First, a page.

Rent expenditures for Michael Bloomberg’s campaign for a third term as mayor of New York City are 71 percent higher than what they were at the same point in his 2005 campaign, election finance records released this week show.
The billionaire mayor is also far outspending his chief rival, with records showing he spent 13 times as much on office rent this year as Comptroller William Thompson.
The 2009 Bloomberg campaign paid $873,859 in office rent through July 11, the latest filing deadline for the New York City Campaign Finance Board, published this week. That represents a 71 percent increase over the $510,509 he had spent on rent at the same point in the 2005 campaign, the records show.
In addition, he spent $30,124 on real estate broker fees this cycle, about three times the $9,000 he spent through July 2005, the report said.
His total campaign expenditures through July 11, the most recent reporting period, are $36.5 million.
In sharp contrast, Thompson spent just $67,000 in office rent payments this year, the filings show, and there were no broker fees listed.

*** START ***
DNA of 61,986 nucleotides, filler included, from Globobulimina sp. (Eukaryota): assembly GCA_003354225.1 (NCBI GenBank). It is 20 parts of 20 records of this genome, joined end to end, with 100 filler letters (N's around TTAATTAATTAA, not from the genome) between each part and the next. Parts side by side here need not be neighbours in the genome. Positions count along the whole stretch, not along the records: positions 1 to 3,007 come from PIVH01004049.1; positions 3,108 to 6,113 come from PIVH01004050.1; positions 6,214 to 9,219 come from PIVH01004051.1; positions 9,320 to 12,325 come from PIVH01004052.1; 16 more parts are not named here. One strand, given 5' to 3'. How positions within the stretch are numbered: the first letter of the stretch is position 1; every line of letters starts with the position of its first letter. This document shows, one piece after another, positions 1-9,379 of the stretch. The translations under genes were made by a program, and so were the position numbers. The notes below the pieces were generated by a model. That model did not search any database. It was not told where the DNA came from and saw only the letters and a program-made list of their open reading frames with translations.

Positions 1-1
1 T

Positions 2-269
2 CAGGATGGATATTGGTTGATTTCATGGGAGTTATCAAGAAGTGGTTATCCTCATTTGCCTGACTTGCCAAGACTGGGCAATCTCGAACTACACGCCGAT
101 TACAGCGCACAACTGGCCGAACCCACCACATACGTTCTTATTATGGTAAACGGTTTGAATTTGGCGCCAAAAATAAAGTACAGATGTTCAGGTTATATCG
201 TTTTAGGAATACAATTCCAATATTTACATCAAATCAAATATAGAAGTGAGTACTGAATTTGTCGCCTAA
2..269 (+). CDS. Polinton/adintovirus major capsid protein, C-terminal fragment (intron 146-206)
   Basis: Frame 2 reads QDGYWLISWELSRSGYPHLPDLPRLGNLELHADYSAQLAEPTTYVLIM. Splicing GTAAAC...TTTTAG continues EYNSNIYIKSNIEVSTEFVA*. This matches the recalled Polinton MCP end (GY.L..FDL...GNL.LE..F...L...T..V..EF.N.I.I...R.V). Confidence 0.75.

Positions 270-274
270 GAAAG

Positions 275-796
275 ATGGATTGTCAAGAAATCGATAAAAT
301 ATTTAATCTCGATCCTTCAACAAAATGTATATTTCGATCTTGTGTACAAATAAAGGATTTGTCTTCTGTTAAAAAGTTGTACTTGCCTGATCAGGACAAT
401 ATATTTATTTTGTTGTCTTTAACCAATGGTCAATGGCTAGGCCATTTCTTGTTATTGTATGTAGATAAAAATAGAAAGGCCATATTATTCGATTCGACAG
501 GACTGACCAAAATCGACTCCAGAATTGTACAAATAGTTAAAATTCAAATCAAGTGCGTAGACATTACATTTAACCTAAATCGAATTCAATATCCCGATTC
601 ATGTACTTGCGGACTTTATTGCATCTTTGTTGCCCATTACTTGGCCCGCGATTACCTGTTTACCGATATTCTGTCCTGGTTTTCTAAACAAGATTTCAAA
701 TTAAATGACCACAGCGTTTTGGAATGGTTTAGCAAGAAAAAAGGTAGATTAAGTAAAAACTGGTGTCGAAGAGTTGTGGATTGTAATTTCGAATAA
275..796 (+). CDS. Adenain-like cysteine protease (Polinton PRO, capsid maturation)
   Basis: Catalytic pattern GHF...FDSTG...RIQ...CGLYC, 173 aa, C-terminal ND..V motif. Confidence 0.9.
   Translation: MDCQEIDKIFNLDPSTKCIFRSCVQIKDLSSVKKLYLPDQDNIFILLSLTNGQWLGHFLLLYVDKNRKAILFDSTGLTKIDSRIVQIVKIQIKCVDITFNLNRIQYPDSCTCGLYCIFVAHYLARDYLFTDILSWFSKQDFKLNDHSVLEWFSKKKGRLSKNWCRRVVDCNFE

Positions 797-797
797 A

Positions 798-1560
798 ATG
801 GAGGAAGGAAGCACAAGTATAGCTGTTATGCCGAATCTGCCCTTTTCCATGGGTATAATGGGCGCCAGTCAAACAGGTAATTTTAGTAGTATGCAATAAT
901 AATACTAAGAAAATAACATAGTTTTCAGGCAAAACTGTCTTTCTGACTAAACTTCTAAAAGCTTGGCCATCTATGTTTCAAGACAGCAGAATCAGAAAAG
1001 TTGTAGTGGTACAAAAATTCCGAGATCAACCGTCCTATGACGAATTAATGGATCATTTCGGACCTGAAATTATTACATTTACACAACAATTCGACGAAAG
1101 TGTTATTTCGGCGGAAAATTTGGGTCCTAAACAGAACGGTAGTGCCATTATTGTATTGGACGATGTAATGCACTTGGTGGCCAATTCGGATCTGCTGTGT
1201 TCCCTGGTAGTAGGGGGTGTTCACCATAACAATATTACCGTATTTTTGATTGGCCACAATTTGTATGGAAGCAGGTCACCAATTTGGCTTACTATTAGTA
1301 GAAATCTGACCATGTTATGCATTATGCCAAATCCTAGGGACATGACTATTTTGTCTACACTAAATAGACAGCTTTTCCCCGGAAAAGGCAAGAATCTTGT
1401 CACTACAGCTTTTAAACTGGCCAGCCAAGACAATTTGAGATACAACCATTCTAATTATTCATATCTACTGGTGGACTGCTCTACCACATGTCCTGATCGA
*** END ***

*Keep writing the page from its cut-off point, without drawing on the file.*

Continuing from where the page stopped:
He has spent a total of $2.3 million this cycle overall.
Bloomberg is paying $125,000 per month for his campaign headquarters at 1065 Avenue of the Americas at 40th Street. The campaign signed a one-year lease that began in January for the entire 34,000-square-foot fifth floor, according to an industry source, putting the price per square foot at about $44.
Thompson campaign filings show the monthly rent at his campaign headquarters on the seventh floor of 99 Madison Avenue, at the corner of 29th Street, is $12,000. Each floor is about 7,400 square feet, according to MrOfficeSpace.com, making the rent about $19 per square foot.
Bloomberg is also paying for 10 campaign office spaces in Upper Manhattan and the outer boroughs, included as part of the overall rent payments. The Thompson filing also lists rent payments for an office in Brooklyn, the filing shows.
In addition to rent, the billionaire mayor spent $978,891 on leasehold improvements, with nearly all of that billed by the office design firm the Switzer Group, and an additional $2.3 million on information technology infrastructure, with about half of that going to Washington-based media consulting firm Connections Media. The filing does not identify on what office the money was spent.